Double, double toil and trouble
Fire burn and cauldron bubble
When it comes to story-telling I am unabashedly fascinated with the supernatural. Witches, warlocks, magic, dragons, angels, demons, ghosts, fairies, monsters, werewolves, vampires…you name it.
I was bit as soon as I was read my first fairy tale. As soon as I could read myself, I devoured all sorts of fairy tales by the likes of the Brothers Grimm and Hans Christian Andersen and progressed to other books about magic children and otherworldly powers.
I guess, if I’m honest, a big draw to stories of people with powers out of the ordinary, is because as a small child I often felt powerless. Not because I had a terrible upbringing or was mercilessly bullied in school…although I had a taste of it. I guess no one goes completely unscathed when it comes to bullying.
I think when you’re a little kid life often feels just plain unfair. I remember being told “you’re not old enough” or “just wait until you’re old enough” when there was something I yearned to do RIGHT NOW!
Sometimes I did run out and openly defy my parents or my grandmother Meme who helped raise my siblings and myself but I wasn’t exactly a wild child…except in my imagination. I often retreated into my own world and gave myself special powers, did whatever I desired and was whomever I wanted. At times, I was truly diabolical.
As I got older and did encounter bullies – whether another kid or an adult – I would often think if I were a witch or a wizard I could really pay those goofs back big time!
Revenge fantasies are a guilty pleasure but exacting actual revenge in real life is a whole other thing. I know in my gut that it’s something that will make you feel worse not better. Psych studies have actually proven this to be true.
“Before you embark on a journey of revenge, dig two graves.”
Despite the adverse affects of revenge in real life – the mix of power, revenge and the supernatural is the stuff that great stories are made of.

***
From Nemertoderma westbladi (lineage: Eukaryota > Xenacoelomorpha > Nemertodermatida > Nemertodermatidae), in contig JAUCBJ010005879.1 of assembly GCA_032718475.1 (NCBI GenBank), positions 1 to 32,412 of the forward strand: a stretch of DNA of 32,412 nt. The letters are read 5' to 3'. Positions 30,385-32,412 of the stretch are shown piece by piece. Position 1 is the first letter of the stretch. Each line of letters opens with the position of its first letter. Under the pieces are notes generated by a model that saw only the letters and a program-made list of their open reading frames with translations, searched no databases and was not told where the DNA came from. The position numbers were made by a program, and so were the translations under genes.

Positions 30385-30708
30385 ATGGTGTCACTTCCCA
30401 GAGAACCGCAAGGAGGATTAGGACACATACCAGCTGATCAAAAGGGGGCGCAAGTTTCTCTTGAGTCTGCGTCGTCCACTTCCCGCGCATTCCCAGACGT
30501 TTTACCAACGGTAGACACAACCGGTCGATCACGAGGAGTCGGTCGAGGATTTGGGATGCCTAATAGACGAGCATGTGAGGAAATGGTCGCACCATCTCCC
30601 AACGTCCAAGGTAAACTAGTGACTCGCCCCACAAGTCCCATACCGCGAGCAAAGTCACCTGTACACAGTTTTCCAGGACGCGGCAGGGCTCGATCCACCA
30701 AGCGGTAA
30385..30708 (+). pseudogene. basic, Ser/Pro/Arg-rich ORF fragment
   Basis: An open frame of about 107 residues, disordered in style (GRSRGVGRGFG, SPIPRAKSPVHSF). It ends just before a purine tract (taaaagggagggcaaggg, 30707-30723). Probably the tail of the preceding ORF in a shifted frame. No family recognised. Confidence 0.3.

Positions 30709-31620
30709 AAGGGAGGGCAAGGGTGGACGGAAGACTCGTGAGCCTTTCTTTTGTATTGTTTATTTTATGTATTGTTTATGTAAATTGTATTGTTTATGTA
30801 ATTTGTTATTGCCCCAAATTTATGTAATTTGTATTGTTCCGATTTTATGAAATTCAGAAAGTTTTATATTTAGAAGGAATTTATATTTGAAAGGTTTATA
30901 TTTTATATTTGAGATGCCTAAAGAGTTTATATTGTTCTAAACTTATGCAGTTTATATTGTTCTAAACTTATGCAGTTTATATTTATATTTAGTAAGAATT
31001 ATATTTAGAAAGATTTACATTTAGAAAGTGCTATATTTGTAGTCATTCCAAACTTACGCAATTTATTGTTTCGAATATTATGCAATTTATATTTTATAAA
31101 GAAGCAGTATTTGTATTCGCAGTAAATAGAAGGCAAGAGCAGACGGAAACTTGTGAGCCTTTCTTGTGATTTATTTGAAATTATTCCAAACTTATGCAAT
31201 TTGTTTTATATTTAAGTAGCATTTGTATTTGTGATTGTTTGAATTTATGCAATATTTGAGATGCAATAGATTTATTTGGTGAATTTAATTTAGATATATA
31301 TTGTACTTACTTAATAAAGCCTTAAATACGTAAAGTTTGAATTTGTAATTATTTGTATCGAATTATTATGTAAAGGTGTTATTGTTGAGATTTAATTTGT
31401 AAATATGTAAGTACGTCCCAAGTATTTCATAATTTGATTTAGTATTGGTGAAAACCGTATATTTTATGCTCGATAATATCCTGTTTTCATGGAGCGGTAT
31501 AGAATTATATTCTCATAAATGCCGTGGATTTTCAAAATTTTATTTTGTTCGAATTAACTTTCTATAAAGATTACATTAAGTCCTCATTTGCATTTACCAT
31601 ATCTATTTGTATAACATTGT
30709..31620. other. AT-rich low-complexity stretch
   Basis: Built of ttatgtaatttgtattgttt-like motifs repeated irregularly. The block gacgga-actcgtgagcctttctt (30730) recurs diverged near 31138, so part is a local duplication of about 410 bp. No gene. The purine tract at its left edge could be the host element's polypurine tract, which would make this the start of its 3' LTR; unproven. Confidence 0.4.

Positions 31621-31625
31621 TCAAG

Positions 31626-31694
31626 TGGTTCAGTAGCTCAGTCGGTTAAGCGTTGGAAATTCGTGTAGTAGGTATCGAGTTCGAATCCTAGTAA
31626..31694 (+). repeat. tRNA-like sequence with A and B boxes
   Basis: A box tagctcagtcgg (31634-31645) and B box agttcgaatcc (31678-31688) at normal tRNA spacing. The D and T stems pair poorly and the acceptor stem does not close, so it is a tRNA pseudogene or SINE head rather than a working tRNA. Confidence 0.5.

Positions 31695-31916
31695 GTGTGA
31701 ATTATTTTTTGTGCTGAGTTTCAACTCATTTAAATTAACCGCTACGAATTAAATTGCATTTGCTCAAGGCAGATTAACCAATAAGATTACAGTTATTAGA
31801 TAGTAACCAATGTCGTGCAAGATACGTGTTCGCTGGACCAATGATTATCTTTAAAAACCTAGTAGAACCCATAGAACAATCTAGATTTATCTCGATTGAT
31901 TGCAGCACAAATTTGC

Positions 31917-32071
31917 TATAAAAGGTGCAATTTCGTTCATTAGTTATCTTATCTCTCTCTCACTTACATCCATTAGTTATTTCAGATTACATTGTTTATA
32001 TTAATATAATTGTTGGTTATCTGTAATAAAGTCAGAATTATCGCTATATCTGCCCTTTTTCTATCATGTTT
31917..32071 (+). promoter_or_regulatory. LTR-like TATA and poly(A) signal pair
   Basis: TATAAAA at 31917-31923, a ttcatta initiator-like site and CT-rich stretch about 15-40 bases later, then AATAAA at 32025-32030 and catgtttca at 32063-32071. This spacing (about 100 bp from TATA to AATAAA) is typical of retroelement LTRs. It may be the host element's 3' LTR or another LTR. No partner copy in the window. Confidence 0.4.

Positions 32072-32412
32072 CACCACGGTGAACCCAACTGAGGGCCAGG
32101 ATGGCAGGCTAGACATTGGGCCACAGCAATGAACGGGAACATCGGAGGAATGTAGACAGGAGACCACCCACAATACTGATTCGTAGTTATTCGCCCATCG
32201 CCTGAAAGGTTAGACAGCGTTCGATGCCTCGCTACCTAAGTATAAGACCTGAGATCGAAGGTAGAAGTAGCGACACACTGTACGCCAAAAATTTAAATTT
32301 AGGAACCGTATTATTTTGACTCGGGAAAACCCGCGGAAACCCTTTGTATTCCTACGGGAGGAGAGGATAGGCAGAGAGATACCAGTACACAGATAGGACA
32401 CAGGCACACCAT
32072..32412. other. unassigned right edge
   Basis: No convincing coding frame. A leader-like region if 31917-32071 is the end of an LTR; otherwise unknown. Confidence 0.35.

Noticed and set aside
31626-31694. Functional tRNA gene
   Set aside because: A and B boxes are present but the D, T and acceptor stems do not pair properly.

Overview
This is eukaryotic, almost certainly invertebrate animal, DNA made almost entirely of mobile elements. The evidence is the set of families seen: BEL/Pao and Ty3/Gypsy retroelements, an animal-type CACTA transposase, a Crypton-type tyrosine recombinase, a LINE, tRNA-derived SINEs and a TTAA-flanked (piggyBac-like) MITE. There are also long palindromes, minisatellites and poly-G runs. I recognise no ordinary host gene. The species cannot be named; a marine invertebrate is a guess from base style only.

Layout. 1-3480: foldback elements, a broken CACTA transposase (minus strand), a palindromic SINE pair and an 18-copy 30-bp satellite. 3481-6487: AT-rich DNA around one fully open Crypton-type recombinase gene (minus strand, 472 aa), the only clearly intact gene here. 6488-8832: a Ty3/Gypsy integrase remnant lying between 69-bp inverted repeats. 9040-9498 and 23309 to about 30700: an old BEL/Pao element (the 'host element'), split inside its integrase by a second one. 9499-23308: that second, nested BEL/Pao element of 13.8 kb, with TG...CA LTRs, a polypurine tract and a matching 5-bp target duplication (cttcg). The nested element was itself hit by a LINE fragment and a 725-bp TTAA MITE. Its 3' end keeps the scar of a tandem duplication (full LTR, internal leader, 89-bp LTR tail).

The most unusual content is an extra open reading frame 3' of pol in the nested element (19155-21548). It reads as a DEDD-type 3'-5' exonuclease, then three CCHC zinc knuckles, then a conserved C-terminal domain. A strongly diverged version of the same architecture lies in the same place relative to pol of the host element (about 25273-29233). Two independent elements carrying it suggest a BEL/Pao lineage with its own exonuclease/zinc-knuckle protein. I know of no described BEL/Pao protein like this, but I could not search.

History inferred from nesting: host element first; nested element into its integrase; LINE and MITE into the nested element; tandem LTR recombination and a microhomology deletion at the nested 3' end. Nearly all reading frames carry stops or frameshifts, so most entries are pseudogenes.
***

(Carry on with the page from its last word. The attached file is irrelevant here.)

Recently I went to Stratford, Ontario to see a production of Macbeth at the Stratford Festival. The production is riveting and has been getting rave reviews.
It’s one of William Shakespeare’s shortest plays and also among his most popular tragedies. It follows the journey of Macbeth from the position of a prominent soldier to that of a murderous king. His accomplice is his scheming wife Lady Macbeth.
It’s a bloody tale of greed, ego, morality, the dangers of the lust of power and it’s riddled with passion and the supernatural. I would even go as far as calling it a horror story.
It will have blood, they say. Blood will have blood.
Stones have been known to move, and trees to speak.
Augurs and understood relations have
By magot pies and choughs and rooks brought forth
The secret’st man of blood.—What is the night?
Almost at odds with morning, which is which.
The three “wayward sisters” or witches who present Macbeth with a prophecy predicting that he will one day become king are some of my favourite literary characters of all time. They are so deliciously creepy, elemental and powerful. I love them!
Fair is foul, and foul is fair:
Hover through the fog and filthy air.
In fact, the supernatural YA (Young Adult) novel I’m working on will have supporting characters inspired by Shakespeare’s witches. I plan on creating my own mythology for them but Shakespeare himself was said to have been inspired by Greek mythology. They are based on the Moirai or The Fates – the three female incarnations of destiny who controlled the metaphorical thread of life of every mortal from birth to death.
By the pricking of my thumbs,
Something wicked this way comes.
Some analysts declares that the witches are instruments of evil while others insist that they merely gave Macbeth the prophecy — what he did afterwards was his own doing.
Whatever they are — they are undisputed fascinating characters. They appear in the first scene setting the play’s dramatic tone and the promise of the supernatural story that’s about to unfold. When writing novels, one technique is to use a prologue to set the tone or “promise” of the book. It can tease and tantalize the reader and give your novel the kickstart it needs.
The insanely popular Game of Thrones actually starts with such a prologue. It introduces the world of George R.R. Martin’s saga, both the threat and the promise. It depicts three characters’ of the Night’s Watch terrifying encounter with the White Walkers, but the three characters never play any further part in the books thereafter.
American sci-fi and horror writer Dan Wells has coined a phrase for what Martin did as the “Ice Monster Prologue”.
Wells has developed a Seven Point System of Story structure that he explains in his five-part YouTube Series.
Not everyone will choose to plot their novel like Dan suggests – but there’s plenty of great take-away about plot and story structure using popular novels, plays ad films as examples. I got a lot out of it.
A Final Incantation
Try writing a prologue for the novel you’re working on…or for a novel that already exists but has no prologue. It could be a mystery, thriller, a fantasy, sci-fi, horror or romance – whatever strikes your fancy. Give yourself 15 minutes of writing with no self-editing and see what you come up with!
Looking for another writing challenge? Enter the Geist Can’t Lit Without It CanLit Short Story Contest. You generate a CanLit premise at canlitgenerator.com and use the premise for a 500 word or less story of any genre. Deadline is August 1, 2016. First three winners get cash money and will be published in Geist magazine and on geist.com